MUSINGS, MAY 4, 2019

Which is correct, slow down or slow up?

Why do people say “I don’t mean to interrupt” when that’s exactly what they’ve just done?


Brian Burke is the perfect replacement for Don Cherry.

Many people wouldn’t listen at all if they didn’t think it was their turn next.


Trudeau’s one-trick-pony environment minister Catherine McKenna established a new level of Liberal hypocrisy this week when she accused Conservative leader Andrew Scheer of cozying up to big business because he met with some oil industry executives in Alberta.

I guess she forgot that she recently doled out twelve million dollars to Loblaws, one of Canada’s most profitable companies, and which is controlled by the Westons, one of Canada’s richest families, to pay for part of the cost of upgrading their freezers and refrigerators, which probably had such a minuscule effect on the environment that even the Hubble telescope couldn’t detect it. And I guess she was so busy feeding and grooming her pony that she didn’t notice the dozens of “cozying up” meetings that her colleagues had with SNC-Lavalin.


This year’s NHL playoffs are upside down, inside out, or whatever other unusual figuration you want to apply to them.
None of the division leaders (Tampa, Washington, Calgary and Nashville) made it to the second round while all the wild cards (Carolina, Columbus, Dallas, and Colorado) did, and only two of the top ten finishers in the regular season (Boston and San Jose) are in a position to make it to the third round.

Only four of the regular season’s top twenty scorers are playing in the second round, and it could happen that only one will be in the third round and none at all in the finals. Although Kucherov, McDavid, Patrick Kane, Draisaitl, Crosby, Gaudreau, Stamkos, Barkov, Marner, Point, Huberdeau, Wheeler, Ovechkin, Tavares, Giroux, and Scheifele are now on golf courses rather than on the ice, the games have been highly entertaining and the calibre of the hockey, particularly the goaltending, has been top-notch. 

Too bad the same can’t be said for the refereeing, which has been atrocious. It baffles me that the league allows, if not mandates, a radically different standard of officiating for the playoffs than during the regular season. 


I took the subway downtown to meet a friend for lunch, a trip that normally takes about twenty minutes. Because there’s no internet service on this part of the system, I usually pass the time by people-watching. But on this particular day there were very few fellow passengers within my view, so when we suddenly stopped in the tunnel between stations and an announcement was made that we’d be held up for a while, I had to fall back on one of the things I firmly believe, which is that being bored is usually our own fault.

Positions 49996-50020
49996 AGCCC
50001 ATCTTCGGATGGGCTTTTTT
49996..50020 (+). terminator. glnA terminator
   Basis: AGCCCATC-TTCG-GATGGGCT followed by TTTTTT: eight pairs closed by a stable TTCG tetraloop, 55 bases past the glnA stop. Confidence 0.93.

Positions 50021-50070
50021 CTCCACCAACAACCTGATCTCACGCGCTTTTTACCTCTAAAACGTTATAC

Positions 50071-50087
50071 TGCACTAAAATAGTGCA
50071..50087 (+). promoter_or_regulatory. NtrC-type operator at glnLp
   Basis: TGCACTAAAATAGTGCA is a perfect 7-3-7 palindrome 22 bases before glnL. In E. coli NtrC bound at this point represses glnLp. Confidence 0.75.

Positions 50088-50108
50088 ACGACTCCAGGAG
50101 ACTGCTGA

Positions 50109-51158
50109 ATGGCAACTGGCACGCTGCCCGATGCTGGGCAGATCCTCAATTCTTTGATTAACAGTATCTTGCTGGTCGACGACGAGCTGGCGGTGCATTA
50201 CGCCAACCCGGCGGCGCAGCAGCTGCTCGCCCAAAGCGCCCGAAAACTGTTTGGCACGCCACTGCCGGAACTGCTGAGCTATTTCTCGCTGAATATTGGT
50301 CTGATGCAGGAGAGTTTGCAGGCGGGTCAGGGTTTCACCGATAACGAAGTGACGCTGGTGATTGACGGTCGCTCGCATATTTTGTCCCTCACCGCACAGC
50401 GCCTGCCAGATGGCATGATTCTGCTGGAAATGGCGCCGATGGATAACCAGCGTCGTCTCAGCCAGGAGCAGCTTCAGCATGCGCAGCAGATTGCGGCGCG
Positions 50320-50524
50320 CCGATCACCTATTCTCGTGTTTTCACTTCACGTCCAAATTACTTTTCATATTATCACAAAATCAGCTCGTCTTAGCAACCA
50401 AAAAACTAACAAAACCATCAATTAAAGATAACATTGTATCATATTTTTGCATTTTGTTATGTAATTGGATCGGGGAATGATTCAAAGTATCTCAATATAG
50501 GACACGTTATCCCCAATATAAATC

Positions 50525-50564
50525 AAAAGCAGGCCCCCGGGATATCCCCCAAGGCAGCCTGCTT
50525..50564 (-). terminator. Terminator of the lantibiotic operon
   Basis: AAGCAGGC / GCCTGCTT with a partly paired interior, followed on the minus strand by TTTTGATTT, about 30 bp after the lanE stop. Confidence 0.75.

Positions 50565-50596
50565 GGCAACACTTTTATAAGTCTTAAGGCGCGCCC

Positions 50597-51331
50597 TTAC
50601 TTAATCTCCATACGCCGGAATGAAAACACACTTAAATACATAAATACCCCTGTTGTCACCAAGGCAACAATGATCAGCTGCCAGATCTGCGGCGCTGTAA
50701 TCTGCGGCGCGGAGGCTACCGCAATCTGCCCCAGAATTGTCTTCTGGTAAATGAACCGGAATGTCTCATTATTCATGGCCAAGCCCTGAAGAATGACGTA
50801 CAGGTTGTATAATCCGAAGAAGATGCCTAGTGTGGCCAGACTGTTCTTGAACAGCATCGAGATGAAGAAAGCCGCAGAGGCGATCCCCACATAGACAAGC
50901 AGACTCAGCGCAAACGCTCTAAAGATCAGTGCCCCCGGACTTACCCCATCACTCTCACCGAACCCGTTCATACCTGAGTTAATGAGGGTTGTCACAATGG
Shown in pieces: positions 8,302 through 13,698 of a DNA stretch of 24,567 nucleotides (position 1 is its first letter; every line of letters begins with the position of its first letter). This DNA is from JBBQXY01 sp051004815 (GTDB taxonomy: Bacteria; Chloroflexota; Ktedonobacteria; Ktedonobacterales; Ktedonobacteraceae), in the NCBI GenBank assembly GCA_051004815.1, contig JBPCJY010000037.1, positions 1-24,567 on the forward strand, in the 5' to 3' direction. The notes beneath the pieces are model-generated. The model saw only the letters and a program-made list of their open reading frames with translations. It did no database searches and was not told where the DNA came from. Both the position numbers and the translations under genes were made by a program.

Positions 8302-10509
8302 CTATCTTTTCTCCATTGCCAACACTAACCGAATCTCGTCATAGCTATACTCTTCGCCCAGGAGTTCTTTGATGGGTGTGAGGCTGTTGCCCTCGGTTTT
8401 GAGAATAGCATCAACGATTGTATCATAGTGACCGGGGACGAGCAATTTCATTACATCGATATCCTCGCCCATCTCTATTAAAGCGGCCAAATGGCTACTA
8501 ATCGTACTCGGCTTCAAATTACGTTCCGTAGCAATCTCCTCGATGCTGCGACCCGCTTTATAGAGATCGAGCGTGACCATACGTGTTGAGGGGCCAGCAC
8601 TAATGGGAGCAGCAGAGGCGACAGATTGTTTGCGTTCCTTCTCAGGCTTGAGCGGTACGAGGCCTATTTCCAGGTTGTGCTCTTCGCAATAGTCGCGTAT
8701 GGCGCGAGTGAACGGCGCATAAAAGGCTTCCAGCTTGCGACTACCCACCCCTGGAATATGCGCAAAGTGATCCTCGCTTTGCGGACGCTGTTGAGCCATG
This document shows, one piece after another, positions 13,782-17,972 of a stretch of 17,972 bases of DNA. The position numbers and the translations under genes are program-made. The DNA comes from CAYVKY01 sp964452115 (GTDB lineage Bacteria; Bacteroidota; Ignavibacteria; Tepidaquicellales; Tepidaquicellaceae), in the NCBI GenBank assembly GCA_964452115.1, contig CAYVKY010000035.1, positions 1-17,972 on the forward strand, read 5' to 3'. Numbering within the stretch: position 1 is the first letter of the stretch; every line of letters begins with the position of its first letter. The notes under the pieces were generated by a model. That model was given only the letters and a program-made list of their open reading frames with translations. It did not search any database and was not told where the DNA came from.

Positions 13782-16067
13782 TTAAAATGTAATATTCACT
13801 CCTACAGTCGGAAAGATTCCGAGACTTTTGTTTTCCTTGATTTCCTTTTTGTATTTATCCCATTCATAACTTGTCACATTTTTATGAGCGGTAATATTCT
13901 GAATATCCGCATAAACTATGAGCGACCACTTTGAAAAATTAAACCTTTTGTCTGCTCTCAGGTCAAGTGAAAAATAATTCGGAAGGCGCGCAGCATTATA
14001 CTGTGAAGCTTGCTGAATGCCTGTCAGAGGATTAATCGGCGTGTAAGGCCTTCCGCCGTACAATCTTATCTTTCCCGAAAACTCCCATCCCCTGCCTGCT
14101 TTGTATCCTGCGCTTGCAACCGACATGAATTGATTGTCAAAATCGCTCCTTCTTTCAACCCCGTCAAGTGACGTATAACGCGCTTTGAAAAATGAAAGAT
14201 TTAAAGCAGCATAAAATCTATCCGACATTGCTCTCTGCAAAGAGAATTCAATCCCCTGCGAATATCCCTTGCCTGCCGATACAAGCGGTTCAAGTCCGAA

I decided to recall how many people named John I knew, or had at least met. By the time we got moving again I’d come up with ninety-six names, and therein lies the oddity: not one of them had the last name Smith.


Prime Minister Justin Trudeau had to apologize for his appallingly discourteous treatment of an attendee at a recent $1,500-a-head fundraiser in Toronto when she challenged him about ignoring mercury in the water supply at Grassy Narrows; his shabby treatment of former justice minister Jody Wilson-Reybould is well documented; and, back in 2012 he pummelled Senator Patrick Brazeau in a well-publicized boxing match.

Is it an oddity that all three of these victims of Trudeau’s wrath happen to be Indigenous people? Liberals will insist that it is, but cynics may see it as proof that his constant posturing as a champion of Indigenous people is simply another Trudeau hypocrisy. 


Hockey, and for that matter the country, lost one of its finest gentlemen when Red Kelly passed away on Wednesday at the age of 91. 

I had the honour of knowing Red fairly well. Not only have we lived in the same neighbourhood for the last fifteen years (and even have the same barber), but we go back much further than that. I first met Red in the mid 70s, and for a number of years during the 80s our families met on Good Friday for fish and chips. 

He will be sorely missed by people from all walks of life.

MUSINGS, MAY 11, 2019